Sound Studio 3.5.5 full review
The Mac has more than its share of capable sound editors, but until now, not one has stood out to us as a go-to tool for everyday tasks. Sound Studio 3.5.5 finally fills the role of the long-abandoned and much-loved Macromedia SoundEdit 16 (which never made it to OS X).
Sound Studio is an easy-to-use program for recording, editing, and applying effects to digital audio that can be used for everything from podcasting to digitising old tapes and records.
Sound Studio 3 records audio in either stereo or mono and takes advantage of Apple’s Core Audio to provide low-latency recording. Sound Studio can start recording automatically based on timers or audio levels, or begin when you push the Record button.
The program is a two-channel (stereo) editor that presents a waveform along a timeline in a single window, which you can zoom into or out from. Equalizers and filters get their own Inspector windows for adjusting parameters. You can perform simple cut-and-paste edits or apply markers to split a file into multiple files.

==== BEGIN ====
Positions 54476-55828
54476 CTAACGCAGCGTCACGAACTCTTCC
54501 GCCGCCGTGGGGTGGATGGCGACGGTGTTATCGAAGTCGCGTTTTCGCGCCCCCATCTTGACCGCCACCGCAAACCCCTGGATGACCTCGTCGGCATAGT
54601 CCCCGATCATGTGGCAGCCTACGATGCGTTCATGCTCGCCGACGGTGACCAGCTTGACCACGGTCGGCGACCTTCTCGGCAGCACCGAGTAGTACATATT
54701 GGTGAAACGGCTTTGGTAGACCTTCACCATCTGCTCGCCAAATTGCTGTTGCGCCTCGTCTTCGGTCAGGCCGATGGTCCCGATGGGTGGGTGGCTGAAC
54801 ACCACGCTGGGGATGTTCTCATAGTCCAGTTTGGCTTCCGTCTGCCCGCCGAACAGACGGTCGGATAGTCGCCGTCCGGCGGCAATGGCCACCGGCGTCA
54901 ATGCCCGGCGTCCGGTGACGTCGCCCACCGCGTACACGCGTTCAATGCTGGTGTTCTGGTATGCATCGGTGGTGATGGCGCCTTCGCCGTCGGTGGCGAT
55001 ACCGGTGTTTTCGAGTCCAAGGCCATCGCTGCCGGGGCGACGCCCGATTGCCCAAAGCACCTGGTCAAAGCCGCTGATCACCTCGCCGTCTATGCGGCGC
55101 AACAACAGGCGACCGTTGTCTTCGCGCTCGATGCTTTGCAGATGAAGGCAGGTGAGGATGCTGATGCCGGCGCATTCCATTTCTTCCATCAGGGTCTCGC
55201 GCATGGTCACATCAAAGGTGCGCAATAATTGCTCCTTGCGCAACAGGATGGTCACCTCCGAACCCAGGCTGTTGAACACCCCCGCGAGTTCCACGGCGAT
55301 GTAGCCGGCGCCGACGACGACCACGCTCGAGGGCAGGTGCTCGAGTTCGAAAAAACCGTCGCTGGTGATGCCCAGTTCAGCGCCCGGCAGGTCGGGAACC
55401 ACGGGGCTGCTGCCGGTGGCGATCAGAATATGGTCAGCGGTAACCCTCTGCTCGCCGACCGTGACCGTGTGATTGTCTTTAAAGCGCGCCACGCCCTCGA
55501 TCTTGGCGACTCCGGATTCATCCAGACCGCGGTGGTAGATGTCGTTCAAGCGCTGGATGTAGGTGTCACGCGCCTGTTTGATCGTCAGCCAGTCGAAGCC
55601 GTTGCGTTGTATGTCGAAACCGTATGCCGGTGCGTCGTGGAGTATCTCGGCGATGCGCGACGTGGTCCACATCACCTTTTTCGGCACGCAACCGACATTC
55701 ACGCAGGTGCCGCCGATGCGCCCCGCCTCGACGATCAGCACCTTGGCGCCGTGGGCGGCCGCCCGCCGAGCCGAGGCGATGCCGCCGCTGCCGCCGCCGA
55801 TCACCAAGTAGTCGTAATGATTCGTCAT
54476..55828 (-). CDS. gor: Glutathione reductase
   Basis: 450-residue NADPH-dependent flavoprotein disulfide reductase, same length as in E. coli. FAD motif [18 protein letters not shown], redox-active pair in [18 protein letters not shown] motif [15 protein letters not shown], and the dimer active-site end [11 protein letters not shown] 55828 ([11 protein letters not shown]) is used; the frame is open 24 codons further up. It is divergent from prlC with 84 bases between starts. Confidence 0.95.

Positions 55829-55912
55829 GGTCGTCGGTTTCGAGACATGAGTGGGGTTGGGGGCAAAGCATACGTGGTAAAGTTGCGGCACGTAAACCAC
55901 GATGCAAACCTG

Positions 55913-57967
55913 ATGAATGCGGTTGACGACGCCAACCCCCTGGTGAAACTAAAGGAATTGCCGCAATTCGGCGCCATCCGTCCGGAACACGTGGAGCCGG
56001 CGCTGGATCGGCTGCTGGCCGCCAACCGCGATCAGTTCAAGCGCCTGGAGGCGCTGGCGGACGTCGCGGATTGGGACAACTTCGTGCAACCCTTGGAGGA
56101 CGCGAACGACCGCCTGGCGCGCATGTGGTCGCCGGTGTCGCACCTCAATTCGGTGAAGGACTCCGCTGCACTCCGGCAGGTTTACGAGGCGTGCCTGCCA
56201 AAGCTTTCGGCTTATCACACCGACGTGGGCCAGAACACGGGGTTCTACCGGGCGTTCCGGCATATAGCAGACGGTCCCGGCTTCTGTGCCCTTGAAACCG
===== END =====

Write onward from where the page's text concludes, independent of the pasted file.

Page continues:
You can apply crossfades, adjust the equalisation, and jazz up your productions with natural-sounding delay, chorus, flanger, echo, and reverb effects. You can also clean up old recordings and repair clicks and pops either by interpolating samples or silencing them.
The backward/reverse audio function will even help you decode those satanic messages hidden on your heavy metal albums. It’s also possible to layer sounds to create multi-track recordings. We were less impressed, however, with the program’s pitch- and time-shifting tools, which left noticeable artefacts on the recordings.
Version 3’s marquee feature is its support for Audio Units (AU) plug-ins. AU plug-ins are filters that go far beyond what’s included in the box to provide higher quality versions of the same effects and other effects that take you into more musically expressive territory.
Sound Studio can also be extended with pre-built automated workflows that provide batch processing capabilities, such as the ability to stitch together multiple audio files, automate the addition of intro and outro audio across multiple files, clean up noise, or apply equalizers, reverb, and band-pass filtering.
More established producers will bemoan Sound Studio’s lack of support for their arsenal of VST plug-ins. And musicians won’t be able to rely on the limited pitch- and time-shifting tools included in the program to correct their off-key singing or playing.